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Title:Response to planting density for corn hybrids grown under narrow and conventional row spacing
Author(s):Bandy, Bradley
Advisor(s):Below, Frederick E.
Department / Program:Crop Sciences
Discipline:Crop Sciences
Degree Granting Institution:University of Illinois at Urbana-Champaign
Degree:M.S.
Genre:Thesis
Subject(s):Corn
Plant Density
Row Spacing
Hybrid
Yield Componets
Abstract:Over the past 80 years, increases in corn grain yield have occurred concomitantly with greater plant densities. In order to maintain steady improvements in grain yield, greater plant densities will need to be managed with population tolerant hybrids and narrower row spacing (e.g., 51 cm vs. 76 cm rows). Narrowing corn rows relieves intra-row competition, and provides the plant with a more equidistant arrangement, this allows the roots more ample space to explore for water and nutrients, and it also allows for more light penetration into the lower canopy. Previous research has shown inconsistent results with regards to narrow rows with mostly insignificant to small yield increases reported. In addition to row spacing, optimum plant densities have also been highly contested, and are likely dependent on weather in a given year, and individual hybrid tolerances to population stress. A study was conducted across three site-years using narrow (51 cm) and conventional (76 cm) row spacing and five plant densities (62, 74, 86, 99, and 111 plants ha-1 x 1000). Seed availability in each year did not allow for a consistent set of hybrids to be grown across all three locations, as a result, 20 hybrids were grown in 2012 and 24 hybrids were grown in 2013. Narrow row spacing did not significantly increase yield at any location, though narrower rows tended to yield more at higher planting densities (> 99,000 plants ha-1), and tended to yield less in lower than optimum planting densities (< 76,000 plant ha-1). Differential hybrid responses to row spacing and planting density were also observed with some hybrids producing greater yield in narrow rows and few hybrids indicating producing lower yields in narrow rows. In general, hybrids that performed well in conventional row spacing also performed well in a narrow row system.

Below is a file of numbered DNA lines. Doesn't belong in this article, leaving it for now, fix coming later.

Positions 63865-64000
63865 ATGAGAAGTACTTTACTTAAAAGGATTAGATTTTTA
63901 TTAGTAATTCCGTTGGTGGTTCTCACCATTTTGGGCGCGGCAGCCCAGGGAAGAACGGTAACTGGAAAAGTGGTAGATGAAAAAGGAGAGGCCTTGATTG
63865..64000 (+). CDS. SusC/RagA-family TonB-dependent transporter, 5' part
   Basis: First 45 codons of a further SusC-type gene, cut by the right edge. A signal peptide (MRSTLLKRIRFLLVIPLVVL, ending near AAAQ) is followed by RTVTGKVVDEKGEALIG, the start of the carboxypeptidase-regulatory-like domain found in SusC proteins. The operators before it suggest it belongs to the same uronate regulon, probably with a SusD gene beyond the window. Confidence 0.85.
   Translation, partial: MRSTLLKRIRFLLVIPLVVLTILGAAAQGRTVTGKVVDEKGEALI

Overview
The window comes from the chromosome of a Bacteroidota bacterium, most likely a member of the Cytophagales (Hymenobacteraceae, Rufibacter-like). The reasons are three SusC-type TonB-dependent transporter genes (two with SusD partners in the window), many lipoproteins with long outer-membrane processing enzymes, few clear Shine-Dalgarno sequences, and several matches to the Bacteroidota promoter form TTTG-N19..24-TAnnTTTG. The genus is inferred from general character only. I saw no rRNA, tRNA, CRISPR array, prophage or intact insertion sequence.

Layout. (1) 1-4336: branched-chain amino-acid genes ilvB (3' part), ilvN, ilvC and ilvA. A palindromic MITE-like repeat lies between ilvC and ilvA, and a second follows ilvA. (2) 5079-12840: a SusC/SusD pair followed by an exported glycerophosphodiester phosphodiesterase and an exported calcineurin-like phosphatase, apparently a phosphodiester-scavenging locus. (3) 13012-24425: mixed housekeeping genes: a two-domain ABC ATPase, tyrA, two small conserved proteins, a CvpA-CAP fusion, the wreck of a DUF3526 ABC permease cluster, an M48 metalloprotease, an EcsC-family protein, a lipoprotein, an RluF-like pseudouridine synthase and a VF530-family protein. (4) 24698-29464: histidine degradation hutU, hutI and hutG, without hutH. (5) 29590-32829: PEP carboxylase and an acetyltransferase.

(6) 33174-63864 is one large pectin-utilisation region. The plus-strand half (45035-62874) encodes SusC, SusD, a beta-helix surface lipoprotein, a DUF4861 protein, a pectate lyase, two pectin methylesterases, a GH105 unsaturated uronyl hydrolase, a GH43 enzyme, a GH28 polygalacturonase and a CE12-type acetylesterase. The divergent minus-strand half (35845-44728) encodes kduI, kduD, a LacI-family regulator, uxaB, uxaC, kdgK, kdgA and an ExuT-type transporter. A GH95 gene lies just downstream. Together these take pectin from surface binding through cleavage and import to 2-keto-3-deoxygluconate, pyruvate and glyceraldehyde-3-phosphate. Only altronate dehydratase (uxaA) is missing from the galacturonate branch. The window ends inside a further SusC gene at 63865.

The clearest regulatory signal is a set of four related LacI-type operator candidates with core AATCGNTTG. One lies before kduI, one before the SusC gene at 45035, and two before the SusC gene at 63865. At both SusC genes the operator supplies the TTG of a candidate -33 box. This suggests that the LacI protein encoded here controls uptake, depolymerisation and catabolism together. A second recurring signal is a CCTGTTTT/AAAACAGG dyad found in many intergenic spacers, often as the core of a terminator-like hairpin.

Issue Date:2014-05-30
URI:http://hdl.handle.net/2142/49618
Rights Information:Copyright 2014 Bradley Bandy
Date Available in IDEALS:2014-05-30
Date Deposited:2014-05


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